Following the arrest of eight people tied to an unregistered cryptocurrency exchange, Hong Kong’s top official stated on Tuesday that the province will step up its control of digital assets. These arrests follow claims of fraud involving over 1,600 investors and losses totaling more than $150 million in assets.
The detained persons include social media personalities who supported the JPEX bitcoin exchange as well as JPEX staff. Hong Kong’s Chief Executive, John Lee, underlined the need of investing in virtual assets through approved platforms. He stated that the Securities and Futures Commission is committed to constantly monitoring the situation and guaranteeing proper investor protection. Furthermore, the government intends to improve investor education in order to develop a better knowledge of the risks and legal frameworks involved with these platforms.
Senior Superintendent Kung Hing-fun of the police noted that most affected investors lacked experience and were enticed by promises of substantial returns and minimal risks. Elizabeth Wong, head of the Securities and Futures Commission’s fintech unit, disclosed that an investigation was underway to determine if JPEX had violated anti-money laundering regulations. The case had been referred to the police, and the Commission pledged its full cooperation.
Eight individuals connected to unregistered cryptocurrency exchange arrested
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The eight arrests followed a recent announcement by the Securities and Futures Commission, which revealed that JPEX operated without a license and lacked the authority to conduct cryptocurrency trading activities in the city. Investors had reported difficulties withdrawing their virtual assets from JPEX accounts and experiencing unauthorized alterations to their balances.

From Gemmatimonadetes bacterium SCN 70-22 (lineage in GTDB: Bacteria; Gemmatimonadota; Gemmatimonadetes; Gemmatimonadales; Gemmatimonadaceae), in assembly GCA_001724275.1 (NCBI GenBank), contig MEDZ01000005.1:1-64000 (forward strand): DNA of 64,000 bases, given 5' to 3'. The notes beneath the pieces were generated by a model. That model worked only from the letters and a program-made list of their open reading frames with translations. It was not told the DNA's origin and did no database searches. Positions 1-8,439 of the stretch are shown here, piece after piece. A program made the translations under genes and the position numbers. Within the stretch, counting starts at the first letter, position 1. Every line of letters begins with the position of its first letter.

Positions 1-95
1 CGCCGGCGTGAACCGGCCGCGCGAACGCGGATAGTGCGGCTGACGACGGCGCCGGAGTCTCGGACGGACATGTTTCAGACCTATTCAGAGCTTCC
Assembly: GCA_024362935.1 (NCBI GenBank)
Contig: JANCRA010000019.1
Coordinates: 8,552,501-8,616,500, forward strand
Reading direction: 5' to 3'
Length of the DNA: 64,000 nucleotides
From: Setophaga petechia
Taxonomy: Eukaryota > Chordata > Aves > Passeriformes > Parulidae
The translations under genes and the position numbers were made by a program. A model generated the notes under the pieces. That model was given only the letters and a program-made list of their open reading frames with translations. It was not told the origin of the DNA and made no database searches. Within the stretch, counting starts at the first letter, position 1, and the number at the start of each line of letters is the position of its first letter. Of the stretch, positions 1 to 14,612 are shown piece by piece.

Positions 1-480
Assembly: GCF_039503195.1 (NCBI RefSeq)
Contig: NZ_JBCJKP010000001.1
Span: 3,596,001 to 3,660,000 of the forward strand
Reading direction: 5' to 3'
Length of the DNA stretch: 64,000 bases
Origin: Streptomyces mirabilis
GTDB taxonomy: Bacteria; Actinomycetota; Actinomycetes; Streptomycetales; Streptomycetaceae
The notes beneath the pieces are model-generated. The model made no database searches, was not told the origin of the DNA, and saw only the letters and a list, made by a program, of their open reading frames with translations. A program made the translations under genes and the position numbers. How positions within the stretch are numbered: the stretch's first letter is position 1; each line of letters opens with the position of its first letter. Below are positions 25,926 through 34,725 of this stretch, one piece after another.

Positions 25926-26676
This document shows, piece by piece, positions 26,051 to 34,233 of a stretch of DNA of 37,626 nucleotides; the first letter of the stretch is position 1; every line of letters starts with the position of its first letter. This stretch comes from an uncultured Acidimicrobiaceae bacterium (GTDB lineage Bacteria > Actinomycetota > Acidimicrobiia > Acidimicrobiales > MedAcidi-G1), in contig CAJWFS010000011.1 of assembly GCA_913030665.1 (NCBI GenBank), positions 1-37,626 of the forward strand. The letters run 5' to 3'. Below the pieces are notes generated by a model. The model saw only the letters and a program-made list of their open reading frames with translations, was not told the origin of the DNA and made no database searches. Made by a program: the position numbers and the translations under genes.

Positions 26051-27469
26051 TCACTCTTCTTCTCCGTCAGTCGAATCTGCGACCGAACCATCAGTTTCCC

In response to these developments, JPEX suspended trading on its platform, citing negotiations with third-party market makers to address liquidity shortages. However, the exchange accused an unidentified third-party market maker of unfairly freezing funds.
Authorities have already frozen bank accounts totaling 15 million Hong Kong dollars ($1 million) and seized properties worth 44 million Hong Kong dollars ($5.6 million). A staggering 1,641 complaints have been lodged against JPEX, involving a total of $1.2 billion Hong Kong dollars ($153 million).
Hong Kong’s Chief Executive emphasizes investing through approved platforms
Mainland China has banned cryptocurrency transactions since 2021, including transactions conducted on foreign exchanges from within the country. Consequently, Chinese cryptocurrency firms have sought refuge in Hong Kong, leading to the need for more stringent regulatory measures.
On June 1, 2023, a significant milestone was reached in the realm of cryptocurrency trading in Hong Kong, as the Securities and Futures Commission (SFC) initiated the process of accepting applications from cryptocurrency exchanges. This marked a significant shift in the landscape of cryptocurrency regulation in Hong Kong, opening up new opportunities for licensed operators while prioritizing the need to ensure that retail investors are adequately informed about and understand the inherent risks associated with digital asset trading.
Before this regulatory development, cryptocurrency exchanges in Hong Kong were primarily accessible to professional investors, imposing limitations on the broader retail investor base. However, with the SFC’s decision to permit licensed cryptocurrency exchanges to serve retail investors, the market dynamics underwent a significant transformation.
As of now, only two cryptocurrency exchanges, OSL Exchange and Hashkey Exchange, have successfully navigated the rigorous regulatory process and received official approval from the SFC. These approved exchanges are now poised to operate legally, serving both professional and retail investors in the region.